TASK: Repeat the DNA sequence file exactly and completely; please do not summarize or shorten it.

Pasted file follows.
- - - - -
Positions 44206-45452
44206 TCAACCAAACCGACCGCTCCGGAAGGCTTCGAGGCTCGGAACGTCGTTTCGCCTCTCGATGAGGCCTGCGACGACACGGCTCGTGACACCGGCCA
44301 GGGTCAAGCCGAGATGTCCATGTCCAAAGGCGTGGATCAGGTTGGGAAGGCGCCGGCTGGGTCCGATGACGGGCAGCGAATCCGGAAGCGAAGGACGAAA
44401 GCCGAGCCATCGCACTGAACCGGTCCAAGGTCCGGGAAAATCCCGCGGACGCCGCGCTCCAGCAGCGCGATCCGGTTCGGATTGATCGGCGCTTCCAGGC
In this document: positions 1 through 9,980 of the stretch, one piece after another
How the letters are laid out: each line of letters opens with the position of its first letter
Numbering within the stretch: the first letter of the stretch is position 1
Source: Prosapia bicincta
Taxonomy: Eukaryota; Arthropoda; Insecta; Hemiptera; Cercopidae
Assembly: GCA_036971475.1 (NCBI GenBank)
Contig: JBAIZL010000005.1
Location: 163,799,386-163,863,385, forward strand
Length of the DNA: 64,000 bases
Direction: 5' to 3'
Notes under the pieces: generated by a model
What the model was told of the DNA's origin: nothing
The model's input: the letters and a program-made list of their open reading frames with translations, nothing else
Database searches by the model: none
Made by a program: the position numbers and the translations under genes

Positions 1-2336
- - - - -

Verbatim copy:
Positions 44206-45452
44206 TCAACCAAACCGACCGCTCCGGAAGGCTTCGAGGCTCGGAACGTCGTTTCGCCTCTCGATGAGGCCTGCGACGACACGGCTCGTGACACCGGCCA
44301 GGGTCAAGCCGAGATGTCCATGTCCAAAGGCGTGGATCAGGTTGGGAAGGCGCCGGCTGGGTCCGATGACGGGCAGCGAATCCGGAAGCGAAGGACGAAA
44401 GCCGAGCCATCGCACTGAACCGGTCCAAGGTCCGGGAAAATCCCGCGGACGCCGCGCTCCAGCAGCGCGATCCGGTTCGGATTGATCGGCGCTTCCAGGC
In this document: positions 1 through 9,980 of the stretch, one piece after another
How the letters are laid out: each line of letters opens with the position of its first letter
Numbering within the stretch: the first letter of the stretch is position 1
Source: Prosapia bicincta
Taxonomy: Eukaryota; Arthropoda; Insecta; Hemiptera; Cercopidae
Assembly: GCA_036971475.1 (NCBI GenBank)
Contig: JBAIZL010000005.1
Location: 163,799,386-163,863,385, forward strand
Length of the DNA: 64,000 bases
Direction: 5' to 3'
Notes under the pieces: generated by a model
What the model was told of the DNA's origin: nothing
The model's input: the letters and a program-made list of their open reading frames with translations, nothing else
Database searches by the model: none
Made by a program: the position numbers and the translations under genes

Positions 1-2336